I once heard a story, that I cannot corroborate; but sounds too true in general, and with our approach on so many things.
Russia had an immense work force in the earlier 1900’s, but lacked the mechanization to take them to the next level in terms of production, especially for export and their financial security. They also lacked the cash to import any measurable amount of equipment to reverse that position. It’s a catch .22 if I’ve ever heard of one.
Their solution? Buy (or procure) one of what they needed, reverse engineer it, and make their own. The story I heard was of a Japanese tractor. The Russians had copied it exactly, but failed to understand that the cracked engine block was a flaw, not part of the design. You can imagine where it goes from here. I did a little research and stumbled on a thread about a B-29 that crashed in Russia in WWII, and they appeared with an exact replica, called the TU-4, patched hole in the fuselage and all!!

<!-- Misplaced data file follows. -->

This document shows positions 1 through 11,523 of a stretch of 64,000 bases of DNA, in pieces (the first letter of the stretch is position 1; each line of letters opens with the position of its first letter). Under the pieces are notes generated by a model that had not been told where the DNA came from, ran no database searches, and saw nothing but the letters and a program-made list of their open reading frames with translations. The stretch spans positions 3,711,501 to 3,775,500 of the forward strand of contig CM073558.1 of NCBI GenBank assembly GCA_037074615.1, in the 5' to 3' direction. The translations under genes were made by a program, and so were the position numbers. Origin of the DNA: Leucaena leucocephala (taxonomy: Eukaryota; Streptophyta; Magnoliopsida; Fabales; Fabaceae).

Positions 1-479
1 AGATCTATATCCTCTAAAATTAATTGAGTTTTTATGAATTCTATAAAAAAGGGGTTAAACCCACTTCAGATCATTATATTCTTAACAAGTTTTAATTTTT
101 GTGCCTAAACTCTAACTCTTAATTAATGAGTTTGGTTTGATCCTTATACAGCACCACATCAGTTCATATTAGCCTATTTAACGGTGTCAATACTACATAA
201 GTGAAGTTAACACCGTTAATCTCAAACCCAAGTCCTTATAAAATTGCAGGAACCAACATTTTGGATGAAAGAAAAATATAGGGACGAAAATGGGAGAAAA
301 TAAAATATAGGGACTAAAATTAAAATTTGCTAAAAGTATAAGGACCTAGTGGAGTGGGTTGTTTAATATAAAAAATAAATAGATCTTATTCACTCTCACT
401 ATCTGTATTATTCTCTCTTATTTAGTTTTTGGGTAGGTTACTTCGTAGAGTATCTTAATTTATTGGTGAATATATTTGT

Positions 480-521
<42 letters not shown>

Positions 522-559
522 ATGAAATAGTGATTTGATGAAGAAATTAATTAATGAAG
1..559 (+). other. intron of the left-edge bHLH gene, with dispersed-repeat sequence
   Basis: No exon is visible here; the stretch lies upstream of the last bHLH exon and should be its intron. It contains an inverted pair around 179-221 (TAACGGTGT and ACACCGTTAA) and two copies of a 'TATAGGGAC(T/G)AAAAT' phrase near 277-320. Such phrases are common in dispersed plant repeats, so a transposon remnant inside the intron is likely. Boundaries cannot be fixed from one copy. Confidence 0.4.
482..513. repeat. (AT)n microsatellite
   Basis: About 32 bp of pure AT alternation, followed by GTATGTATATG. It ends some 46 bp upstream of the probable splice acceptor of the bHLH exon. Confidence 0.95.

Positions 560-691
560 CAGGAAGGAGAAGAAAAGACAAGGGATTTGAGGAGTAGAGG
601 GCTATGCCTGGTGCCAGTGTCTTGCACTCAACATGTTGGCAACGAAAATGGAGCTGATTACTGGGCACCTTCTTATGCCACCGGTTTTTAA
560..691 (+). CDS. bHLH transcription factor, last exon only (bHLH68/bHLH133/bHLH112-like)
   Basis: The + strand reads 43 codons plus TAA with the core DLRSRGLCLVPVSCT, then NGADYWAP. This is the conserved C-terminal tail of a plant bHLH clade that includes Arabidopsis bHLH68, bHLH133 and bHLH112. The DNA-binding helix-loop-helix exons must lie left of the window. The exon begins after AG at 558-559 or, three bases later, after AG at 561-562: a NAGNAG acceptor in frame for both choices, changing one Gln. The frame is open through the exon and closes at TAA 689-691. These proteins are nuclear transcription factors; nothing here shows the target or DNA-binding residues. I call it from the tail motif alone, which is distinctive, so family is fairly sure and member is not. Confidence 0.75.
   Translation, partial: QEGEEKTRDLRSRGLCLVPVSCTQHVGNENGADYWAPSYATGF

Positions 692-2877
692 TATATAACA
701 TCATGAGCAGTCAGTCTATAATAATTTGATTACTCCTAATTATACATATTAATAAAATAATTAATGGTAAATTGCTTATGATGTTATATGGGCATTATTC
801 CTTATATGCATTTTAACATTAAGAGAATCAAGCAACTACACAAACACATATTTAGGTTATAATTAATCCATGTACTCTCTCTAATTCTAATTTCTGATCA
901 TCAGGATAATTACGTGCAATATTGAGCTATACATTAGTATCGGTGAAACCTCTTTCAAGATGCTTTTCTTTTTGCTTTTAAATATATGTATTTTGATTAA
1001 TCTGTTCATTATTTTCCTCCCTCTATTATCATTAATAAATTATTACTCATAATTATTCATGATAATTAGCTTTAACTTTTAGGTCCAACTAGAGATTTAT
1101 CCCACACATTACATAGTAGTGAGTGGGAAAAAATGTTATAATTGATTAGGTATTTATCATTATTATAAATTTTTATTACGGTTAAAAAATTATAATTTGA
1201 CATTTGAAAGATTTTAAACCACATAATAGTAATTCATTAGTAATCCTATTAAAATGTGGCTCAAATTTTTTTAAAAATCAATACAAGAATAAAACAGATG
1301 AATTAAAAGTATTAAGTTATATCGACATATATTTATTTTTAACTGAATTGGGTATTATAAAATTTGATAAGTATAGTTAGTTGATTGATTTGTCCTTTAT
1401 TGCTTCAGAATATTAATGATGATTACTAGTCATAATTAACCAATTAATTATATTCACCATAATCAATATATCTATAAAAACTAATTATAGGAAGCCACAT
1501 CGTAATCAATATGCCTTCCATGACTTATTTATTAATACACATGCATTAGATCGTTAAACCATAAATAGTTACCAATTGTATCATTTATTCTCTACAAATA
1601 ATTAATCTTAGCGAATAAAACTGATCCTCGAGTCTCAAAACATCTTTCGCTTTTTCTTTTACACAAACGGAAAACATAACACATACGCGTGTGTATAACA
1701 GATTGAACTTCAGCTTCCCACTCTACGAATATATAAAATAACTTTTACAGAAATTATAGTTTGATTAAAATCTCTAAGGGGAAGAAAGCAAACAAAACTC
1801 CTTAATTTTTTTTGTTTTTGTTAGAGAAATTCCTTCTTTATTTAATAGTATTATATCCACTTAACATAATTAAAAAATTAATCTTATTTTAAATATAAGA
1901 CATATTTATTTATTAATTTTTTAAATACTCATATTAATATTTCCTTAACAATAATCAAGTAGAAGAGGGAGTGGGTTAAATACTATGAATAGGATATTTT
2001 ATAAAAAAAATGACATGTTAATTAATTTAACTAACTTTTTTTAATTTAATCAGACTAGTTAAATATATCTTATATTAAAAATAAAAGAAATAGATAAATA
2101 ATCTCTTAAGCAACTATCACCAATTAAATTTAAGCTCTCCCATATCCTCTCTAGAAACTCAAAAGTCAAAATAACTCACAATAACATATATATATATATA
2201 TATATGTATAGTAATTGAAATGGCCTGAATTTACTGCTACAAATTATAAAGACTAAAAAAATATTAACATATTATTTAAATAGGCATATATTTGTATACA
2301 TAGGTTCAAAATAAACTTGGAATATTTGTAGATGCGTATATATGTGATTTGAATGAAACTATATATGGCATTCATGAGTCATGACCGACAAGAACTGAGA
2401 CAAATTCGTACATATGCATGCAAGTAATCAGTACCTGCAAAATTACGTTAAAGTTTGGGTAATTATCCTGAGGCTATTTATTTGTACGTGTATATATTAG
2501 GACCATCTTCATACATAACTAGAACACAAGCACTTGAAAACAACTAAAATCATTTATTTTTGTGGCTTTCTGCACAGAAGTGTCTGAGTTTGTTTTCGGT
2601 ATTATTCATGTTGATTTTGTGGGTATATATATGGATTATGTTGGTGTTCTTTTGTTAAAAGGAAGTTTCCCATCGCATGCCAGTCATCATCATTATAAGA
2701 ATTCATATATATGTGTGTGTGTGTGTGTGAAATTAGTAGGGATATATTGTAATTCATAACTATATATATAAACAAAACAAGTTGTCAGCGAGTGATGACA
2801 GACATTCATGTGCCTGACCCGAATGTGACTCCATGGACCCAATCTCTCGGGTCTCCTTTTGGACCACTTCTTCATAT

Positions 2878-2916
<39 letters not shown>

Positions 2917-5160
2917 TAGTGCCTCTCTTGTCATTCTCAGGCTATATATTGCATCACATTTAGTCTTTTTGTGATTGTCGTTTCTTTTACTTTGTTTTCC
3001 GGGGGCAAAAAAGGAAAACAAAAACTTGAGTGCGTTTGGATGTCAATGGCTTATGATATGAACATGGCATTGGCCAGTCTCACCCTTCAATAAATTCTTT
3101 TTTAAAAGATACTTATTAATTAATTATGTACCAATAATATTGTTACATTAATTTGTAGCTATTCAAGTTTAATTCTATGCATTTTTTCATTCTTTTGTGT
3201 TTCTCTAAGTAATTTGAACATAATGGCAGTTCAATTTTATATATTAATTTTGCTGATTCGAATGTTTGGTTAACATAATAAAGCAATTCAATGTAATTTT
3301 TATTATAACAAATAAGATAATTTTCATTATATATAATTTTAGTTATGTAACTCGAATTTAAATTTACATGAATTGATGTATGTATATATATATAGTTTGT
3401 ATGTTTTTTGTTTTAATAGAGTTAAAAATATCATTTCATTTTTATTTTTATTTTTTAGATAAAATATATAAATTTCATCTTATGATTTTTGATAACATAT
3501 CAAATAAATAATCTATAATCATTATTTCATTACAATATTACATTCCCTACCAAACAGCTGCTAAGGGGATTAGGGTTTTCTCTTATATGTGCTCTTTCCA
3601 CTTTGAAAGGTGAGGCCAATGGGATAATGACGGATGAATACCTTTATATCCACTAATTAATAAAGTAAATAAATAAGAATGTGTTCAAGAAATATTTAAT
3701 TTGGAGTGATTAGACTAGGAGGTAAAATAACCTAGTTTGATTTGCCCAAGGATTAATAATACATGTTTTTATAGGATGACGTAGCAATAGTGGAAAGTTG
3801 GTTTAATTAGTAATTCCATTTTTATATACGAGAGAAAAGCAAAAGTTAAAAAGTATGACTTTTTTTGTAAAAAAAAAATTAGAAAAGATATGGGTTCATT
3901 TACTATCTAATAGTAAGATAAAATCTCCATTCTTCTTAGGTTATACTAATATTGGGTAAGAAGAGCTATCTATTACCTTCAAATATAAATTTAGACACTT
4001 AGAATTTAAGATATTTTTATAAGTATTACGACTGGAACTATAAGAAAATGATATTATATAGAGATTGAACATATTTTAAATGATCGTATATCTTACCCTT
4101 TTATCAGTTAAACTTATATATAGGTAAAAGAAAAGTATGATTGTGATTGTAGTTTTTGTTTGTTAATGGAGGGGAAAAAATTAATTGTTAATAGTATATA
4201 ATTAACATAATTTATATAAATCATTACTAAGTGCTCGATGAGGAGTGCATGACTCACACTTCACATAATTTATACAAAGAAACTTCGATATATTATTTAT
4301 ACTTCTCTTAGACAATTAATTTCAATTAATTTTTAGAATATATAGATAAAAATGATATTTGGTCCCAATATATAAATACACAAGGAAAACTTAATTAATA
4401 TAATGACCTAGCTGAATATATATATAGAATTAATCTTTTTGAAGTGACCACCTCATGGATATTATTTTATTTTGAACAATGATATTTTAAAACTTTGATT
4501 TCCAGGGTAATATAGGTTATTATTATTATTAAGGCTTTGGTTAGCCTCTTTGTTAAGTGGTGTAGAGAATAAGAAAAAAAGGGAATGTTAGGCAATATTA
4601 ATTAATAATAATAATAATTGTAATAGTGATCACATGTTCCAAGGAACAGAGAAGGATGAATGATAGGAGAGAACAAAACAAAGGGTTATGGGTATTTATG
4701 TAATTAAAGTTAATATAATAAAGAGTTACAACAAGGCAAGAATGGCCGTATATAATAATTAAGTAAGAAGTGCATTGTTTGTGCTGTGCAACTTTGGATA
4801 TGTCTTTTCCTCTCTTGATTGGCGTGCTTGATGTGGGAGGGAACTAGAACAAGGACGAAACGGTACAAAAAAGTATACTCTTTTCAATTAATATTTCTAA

This is still true of us today! We adopt a process or approach, and seem to follow it, flaws and all, without question. Agile methods and their supporting frameworks are GUIDELINES, not the rule or etched in stone!
A very simplified example of this is the retrospective. I find a lot of teams in a room, staring at a projected screen, and one guy asking, what worked, what didn’t? It’s quiet, only one or two folks are contributing, and it’s an overall, rather lackluster experience- without much value. When I ask, “why do you conduct your retro that way?” The response invariably is “That’s how we always do them.” </shakinghead>
You have to do what makes sense, and you have to make the process work for you! Embrace change, and innovate your process!
This is a very complicated case, Maude. You know, a lotta ins, lotta outs, lotta what-have-you’s.